A couple weeks ago, my co-blogger Ryan O’Hanlon wrote about what a man’s name can mean. After hearing someone call his name, only to find that it was addressing a female Ryan, he wrote,
It made me pause for a few seconds, and that was it. … but I’m glad this is the extent of my gender confusion. For a guy named Leslie, middle school would be torture.
The thing about one’s own name, though, is that we don’t have much control over it. We can nickname and shorten and hyphenate all we want, but ultimately, what’s on our birth certificate is what we’re stuck with.
That, however, is not the case when it comes to naming your child.
The Daily Beast featured a fascinating analysis of the top 10 boys’ names of 2010—a list filled with names that (as author Pamela Redmond Satran wrote) would make “Don (a.k.a. Dick) Draper choke on his Old-Fashioned.”
Fully half of the names on the most recent boys’ top 100 list are choices that break with masculine naming tradition, compared with less than 20 percent of the names on the 1960 boys’ list.
Here’s the list for you to chew on:
The piece goes on to dissect the trends in baby boy names, some of which embody the much buzzed about “new masculinity.” Because a sensitive man’s emotional quotient is reflected in the number of vowels and soft consonants in his name. Take, for instance, this mother talking about naming her son Paxton:
“With the new masculinity, wanting men to be involved fathers, to have close friendships, to really be compassionate, are all things my husband and I thought about when we gave our son his name,” said Katherine Woods-Morse, who works for a foundation in Portland, Oregon.
Paxton, incidentally, was the 12th-fastest-rising boy name in 2009. This year, the up-and-coming names include Cullen, Jax, and King.
Then there are the manly-men names that can be split into one of two categories: the traditionalists who cling to the names our grandfathers would have approved of, and then the über masculinists who name their sons Ryker or Jett.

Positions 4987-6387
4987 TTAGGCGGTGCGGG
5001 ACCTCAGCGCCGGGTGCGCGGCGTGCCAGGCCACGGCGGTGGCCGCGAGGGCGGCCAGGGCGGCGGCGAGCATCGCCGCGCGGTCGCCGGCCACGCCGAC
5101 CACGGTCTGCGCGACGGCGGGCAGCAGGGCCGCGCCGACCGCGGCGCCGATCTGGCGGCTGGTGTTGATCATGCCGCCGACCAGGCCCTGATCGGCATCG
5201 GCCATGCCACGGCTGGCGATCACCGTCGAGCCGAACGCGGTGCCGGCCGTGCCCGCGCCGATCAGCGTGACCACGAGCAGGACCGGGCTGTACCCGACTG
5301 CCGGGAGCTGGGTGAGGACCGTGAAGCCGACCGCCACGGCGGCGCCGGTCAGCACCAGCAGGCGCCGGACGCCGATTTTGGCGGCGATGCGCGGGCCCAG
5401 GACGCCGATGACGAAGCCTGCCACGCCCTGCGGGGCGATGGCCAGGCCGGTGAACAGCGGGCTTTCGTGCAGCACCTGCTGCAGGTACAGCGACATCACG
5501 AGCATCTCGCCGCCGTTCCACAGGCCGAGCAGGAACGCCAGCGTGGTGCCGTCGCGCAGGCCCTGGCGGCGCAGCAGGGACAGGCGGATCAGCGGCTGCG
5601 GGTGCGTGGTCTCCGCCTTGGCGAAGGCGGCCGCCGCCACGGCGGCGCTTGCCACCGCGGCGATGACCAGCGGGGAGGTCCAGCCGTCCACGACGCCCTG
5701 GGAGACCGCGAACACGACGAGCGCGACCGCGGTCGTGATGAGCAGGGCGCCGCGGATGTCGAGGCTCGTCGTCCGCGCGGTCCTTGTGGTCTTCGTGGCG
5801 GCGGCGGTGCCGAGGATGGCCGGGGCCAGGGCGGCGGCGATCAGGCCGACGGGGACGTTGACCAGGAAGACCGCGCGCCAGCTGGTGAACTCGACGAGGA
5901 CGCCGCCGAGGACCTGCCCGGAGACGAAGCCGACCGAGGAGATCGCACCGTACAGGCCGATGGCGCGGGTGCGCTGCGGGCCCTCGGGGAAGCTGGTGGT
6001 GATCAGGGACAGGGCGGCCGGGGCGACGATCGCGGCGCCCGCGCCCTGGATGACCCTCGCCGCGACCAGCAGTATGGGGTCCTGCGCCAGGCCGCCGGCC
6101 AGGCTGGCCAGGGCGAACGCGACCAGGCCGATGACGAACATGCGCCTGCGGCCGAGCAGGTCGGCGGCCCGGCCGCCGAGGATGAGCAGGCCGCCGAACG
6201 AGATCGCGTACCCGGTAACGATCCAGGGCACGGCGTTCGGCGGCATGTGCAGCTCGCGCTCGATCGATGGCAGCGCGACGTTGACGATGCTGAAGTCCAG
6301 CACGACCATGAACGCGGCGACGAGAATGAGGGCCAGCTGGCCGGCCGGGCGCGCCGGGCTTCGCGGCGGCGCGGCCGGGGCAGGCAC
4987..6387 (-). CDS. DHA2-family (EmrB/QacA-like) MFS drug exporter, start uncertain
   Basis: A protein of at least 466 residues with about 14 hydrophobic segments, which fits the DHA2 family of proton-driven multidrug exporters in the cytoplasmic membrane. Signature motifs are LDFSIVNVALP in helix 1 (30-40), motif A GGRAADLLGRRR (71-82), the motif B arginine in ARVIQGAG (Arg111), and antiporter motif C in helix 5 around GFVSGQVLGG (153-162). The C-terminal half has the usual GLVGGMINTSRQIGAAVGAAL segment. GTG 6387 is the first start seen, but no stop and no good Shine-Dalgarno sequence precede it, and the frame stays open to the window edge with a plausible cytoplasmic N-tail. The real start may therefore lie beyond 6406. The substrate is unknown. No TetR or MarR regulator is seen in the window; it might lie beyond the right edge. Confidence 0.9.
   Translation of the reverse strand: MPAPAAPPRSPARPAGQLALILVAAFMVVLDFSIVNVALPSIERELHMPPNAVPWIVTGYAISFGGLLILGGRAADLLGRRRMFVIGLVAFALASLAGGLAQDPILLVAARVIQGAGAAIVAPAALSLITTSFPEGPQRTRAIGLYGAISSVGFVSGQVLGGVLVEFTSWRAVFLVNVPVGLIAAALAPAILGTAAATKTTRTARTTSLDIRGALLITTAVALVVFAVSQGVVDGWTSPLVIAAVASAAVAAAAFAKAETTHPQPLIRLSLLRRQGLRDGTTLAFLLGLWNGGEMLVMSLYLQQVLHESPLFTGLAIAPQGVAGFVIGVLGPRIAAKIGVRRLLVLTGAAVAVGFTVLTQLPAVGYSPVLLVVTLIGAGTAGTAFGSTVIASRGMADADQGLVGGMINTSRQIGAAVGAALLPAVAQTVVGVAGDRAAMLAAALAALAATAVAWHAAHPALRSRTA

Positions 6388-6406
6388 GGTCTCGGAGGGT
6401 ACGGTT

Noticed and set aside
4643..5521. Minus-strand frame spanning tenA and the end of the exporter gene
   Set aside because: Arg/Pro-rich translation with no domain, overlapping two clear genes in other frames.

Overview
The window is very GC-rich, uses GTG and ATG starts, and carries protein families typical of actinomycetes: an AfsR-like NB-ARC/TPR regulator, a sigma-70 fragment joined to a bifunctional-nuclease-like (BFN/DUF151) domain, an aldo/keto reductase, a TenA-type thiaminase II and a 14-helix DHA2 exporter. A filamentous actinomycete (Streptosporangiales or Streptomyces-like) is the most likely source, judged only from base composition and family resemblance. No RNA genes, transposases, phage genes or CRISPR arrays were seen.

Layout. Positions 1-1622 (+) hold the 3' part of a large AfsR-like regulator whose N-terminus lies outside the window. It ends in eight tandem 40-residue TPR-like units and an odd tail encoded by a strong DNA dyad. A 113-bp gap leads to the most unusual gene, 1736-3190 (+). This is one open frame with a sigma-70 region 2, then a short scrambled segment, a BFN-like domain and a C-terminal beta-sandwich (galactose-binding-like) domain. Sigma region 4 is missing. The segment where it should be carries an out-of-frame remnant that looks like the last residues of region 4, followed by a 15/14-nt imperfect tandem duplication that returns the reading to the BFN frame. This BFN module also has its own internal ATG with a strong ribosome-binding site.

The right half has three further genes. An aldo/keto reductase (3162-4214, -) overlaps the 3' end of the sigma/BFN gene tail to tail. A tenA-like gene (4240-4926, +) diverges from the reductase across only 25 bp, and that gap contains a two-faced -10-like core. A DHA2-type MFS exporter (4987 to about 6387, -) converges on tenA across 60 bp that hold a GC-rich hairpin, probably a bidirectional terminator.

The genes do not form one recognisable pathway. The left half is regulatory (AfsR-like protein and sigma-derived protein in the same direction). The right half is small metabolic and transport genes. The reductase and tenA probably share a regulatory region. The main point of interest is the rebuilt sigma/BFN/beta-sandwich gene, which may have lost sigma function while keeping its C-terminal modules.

Naming your kid Hunter or Breaker is like saying fuck you to the world that invented feminism … It’s a desperate cry to hold onto an archaic and useless form of masculinity, whereas naming your kid Robert III after your grandfather who invented the flyswatter and bought the house in Newport is a very different kind of holding onto an outmoded form of masculinity.
And finally, there’s the minority demographic of parents who name their sons truly gender-ambiguous names like Taylor, Peyton, or Cameron.
But here’s the thing: we can pontificate about naming trends all day, but at the end of it all, a kid named Emmett or Braylen or Kason is still just a kid. John is just as likely as Breaker to shatter your dishes and scribble Sharpie marker all over your furniture. (Although one might be a little more ironic.)
Naming your child is perhaps the first acceptable step toward living vicariously through him. You want your child to be the sensitive partner you never were? Well, you could name him Elliot. Is he the next NFL star quarterback? As Ryan points out in his piece, naming him Colt could be appropriate.
One dad from the Chicago suburbs says it all:
Around here, all the kids’ names are weird, but aside from the names, the kids themselves are very similar to the kids I went to school with.